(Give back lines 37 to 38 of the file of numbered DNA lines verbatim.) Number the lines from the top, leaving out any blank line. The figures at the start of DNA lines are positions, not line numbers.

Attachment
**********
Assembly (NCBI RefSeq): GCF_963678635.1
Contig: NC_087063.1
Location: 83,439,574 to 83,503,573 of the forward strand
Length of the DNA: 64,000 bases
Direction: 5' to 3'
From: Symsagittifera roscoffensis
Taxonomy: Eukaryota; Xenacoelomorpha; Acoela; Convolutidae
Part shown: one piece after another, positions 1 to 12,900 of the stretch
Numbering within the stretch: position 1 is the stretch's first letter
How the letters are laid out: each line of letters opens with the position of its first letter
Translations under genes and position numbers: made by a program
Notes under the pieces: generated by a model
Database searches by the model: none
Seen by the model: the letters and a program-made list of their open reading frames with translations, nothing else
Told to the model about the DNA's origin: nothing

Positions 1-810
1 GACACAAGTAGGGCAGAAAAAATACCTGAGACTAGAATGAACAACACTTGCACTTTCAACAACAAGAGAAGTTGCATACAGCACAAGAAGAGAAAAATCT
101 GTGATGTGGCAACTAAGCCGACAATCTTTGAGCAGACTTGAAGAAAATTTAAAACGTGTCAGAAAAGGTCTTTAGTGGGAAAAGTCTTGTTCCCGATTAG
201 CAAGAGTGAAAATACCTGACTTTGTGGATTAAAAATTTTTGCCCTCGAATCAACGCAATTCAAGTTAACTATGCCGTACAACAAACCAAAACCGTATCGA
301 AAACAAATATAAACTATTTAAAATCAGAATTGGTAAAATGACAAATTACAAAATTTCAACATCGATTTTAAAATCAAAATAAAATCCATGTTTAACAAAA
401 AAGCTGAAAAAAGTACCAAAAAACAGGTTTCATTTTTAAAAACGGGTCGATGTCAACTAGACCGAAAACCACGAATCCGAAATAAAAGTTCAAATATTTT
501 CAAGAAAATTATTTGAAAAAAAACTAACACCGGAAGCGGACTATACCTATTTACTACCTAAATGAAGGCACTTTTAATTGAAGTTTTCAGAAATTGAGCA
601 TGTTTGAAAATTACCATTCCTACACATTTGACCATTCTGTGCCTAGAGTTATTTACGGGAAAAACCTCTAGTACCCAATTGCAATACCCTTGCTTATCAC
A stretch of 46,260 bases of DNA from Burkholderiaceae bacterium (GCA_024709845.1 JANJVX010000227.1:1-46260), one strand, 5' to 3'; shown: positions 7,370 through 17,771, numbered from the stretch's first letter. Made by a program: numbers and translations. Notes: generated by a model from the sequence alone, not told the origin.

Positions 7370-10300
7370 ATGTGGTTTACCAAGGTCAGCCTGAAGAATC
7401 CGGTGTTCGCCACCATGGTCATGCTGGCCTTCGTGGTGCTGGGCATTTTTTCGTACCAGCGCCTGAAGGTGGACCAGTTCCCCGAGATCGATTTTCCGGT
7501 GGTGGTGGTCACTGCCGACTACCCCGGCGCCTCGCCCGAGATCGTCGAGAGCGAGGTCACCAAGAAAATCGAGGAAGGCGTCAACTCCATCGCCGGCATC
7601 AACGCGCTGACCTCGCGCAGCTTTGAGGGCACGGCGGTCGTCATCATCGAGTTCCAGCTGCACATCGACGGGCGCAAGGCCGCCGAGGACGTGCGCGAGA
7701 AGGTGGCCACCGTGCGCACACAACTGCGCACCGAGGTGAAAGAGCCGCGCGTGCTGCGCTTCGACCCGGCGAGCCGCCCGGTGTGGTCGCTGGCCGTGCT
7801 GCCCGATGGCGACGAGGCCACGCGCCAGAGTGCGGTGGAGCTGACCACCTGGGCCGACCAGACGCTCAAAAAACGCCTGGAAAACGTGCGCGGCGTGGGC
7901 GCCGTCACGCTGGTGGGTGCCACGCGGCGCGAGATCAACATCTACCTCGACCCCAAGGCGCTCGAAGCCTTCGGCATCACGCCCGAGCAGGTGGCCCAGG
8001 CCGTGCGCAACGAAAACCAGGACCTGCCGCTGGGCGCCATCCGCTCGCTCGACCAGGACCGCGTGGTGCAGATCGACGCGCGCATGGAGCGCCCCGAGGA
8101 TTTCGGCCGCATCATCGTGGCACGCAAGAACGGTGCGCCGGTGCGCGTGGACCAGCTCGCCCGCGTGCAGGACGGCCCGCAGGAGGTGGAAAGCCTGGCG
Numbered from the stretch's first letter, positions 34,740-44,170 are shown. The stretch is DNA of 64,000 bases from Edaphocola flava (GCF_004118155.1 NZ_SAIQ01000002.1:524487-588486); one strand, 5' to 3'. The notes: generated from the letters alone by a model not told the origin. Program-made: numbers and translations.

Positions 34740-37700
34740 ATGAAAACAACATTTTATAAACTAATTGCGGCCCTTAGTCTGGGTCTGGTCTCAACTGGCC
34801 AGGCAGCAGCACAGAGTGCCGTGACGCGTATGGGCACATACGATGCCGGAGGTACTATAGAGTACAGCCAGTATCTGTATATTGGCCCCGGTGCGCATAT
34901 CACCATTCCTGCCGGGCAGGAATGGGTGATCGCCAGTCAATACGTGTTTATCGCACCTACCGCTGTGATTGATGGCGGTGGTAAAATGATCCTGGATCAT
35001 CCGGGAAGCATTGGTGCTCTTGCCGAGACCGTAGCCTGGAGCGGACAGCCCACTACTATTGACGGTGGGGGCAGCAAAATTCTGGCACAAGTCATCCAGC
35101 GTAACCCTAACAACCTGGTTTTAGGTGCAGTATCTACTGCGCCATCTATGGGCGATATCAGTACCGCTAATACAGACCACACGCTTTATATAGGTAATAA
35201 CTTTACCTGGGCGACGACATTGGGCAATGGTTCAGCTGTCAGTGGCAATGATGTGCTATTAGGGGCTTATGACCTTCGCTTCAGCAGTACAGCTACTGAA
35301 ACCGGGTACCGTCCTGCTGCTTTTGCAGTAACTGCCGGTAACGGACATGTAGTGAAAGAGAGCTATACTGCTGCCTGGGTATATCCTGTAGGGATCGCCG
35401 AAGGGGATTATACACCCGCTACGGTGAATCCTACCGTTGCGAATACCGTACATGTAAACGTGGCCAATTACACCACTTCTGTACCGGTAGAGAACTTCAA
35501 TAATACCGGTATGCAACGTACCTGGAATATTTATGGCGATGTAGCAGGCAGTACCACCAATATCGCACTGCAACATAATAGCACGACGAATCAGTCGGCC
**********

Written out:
34740 ATGAAAACAACATTTTATAAACTAATTGCGGCCCTTAGTCTGGGTCTGGTCTCAACTGGCC
34801 AGGCAGCAGCACAGAGTGCCGTGACGCGTATGGGCACATACGATGCCGGAGGTACTATAGAGTACAGCCAGTATCTGTATATTGGCCCCGGTGCGCATAT